More than ever it is crucial that organisations manage and safeguard personal information and address their risks and legal responsibilities in relation to processing personal data, to ensure consistency with the growing thicket of applicable data protection legislation.
A well-constructed and comprehensive compliance program can solve these competing interests and is an important risk-management tool.
This handbook sets out an overview of the key privacy and data protection laws and regulations across 72 different jurisdictions, and offers a primer to businesses as they consider this complex area of compliance.
DLA Piper’s global data protection and privacy team has the deep experience and international reach to help global businesses develop and implement achievable compliance solutions to the myriad data protection laws that apply to global businesses.
Welcome to DLA Piper’s Data Protection Laws of the World Handbook. We launched the first edition of the handbook in 2012, and following such a positive response have been updating it to include additional chapters from Costa Rica, Honduras, Morocco, Panama, Israel, Serbia and Trinidad & Tobago to bring the total number of jurisdictions to 72.
We continue to witness a period of unprecedented activity in the development of data protection regulation around the world which will have a profound impact on the way in which global businesses are required to approach the collection and management of personal information.
These changes are being driven largely by cultural and trade considerations, and by a struggle to keep pace with emerging technology and online business methods. The proposal for a new EU data protection regulation, which is presently wending its way through the European Parliament as of this writing, is likely to effect a fundamental change in the existing EU framework. However, of equal significance is the toughening of requirements in countries such as Korea, Hong Kong and Singapore, and the emergence of laws in countries which previously had no data protection law in place, including a large number of countries in Asia, Latin America, and the Middle East.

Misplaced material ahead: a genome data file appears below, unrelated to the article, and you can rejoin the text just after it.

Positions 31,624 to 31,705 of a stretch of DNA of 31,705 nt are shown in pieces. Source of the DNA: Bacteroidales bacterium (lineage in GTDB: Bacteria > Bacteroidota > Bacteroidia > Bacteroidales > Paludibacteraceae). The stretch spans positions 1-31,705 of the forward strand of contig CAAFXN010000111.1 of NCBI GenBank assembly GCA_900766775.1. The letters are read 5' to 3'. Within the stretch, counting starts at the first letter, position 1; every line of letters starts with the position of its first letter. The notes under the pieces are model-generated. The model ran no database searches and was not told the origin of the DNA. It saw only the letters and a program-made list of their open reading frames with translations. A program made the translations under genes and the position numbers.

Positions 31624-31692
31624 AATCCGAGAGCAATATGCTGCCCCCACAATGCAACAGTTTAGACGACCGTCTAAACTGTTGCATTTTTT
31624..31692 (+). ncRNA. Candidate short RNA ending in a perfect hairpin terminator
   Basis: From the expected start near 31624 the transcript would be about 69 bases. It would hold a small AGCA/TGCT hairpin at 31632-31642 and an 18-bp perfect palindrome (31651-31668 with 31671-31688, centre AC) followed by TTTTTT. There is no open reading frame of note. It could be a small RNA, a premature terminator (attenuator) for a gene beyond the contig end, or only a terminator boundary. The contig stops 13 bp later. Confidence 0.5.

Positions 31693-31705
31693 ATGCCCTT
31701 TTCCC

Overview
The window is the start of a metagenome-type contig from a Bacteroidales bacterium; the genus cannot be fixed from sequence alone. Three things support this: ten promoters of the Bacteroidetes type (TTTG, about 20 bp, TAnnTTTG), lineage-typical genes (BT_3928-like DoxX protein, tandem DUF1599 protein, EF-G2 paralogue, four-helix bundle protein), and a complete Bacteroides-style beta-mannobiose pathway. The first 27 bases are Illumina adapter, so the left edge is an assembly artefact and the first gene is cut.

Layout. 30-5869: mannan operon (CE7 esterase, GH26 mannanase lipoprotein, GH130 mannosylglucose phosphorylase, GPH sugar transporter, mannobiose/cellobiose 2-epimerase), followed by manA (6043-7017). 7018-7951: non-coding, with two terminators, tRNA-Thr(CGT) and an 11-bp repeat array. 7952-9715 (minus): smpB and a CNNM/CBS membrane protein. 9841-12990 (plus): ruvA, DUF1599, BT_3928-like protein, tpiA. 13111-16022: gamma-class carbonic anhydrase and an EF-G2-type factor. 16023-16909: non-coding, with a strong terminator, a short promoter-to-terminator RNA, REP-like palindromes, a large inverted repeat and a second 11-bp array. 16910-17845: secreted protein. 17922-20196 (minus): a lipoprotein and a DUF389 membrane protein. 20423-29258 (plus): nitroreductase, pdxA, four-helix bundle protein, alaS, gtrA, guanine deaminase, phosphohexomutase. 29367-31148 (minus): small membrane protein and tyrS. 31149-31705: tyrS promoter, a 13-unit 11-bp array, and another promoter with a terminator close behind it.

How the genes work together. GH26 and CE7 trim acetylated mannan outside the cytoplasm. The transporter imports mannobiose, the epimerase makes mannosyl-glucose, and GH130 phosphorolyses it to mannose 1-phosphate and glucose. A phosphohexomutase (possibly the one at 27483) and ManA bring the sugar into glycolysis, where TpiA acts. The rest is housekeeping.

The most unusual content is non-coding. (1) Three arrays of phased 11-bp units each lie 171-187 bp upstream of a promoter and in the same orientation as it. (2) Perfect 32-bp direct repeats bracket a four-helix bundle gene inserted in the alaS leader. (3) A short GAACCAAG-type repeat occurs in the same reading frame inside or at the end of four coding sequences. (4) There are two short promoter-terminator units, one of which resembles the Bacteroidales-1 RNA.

Should you require further guidance, please do not hesitate to contact us at email@example.com.
The handbook is not a substitute for legal advice. Nor does it cover all aspects of the legal regimes surveyed, such as specific sectorial requirements. Furthermore, enforcement climates and legal requirements in this area continue to evolve. Most fundamentally, knowing high-level principles of law is just one of the components required to shape and to implement a successful global data protection compliance program.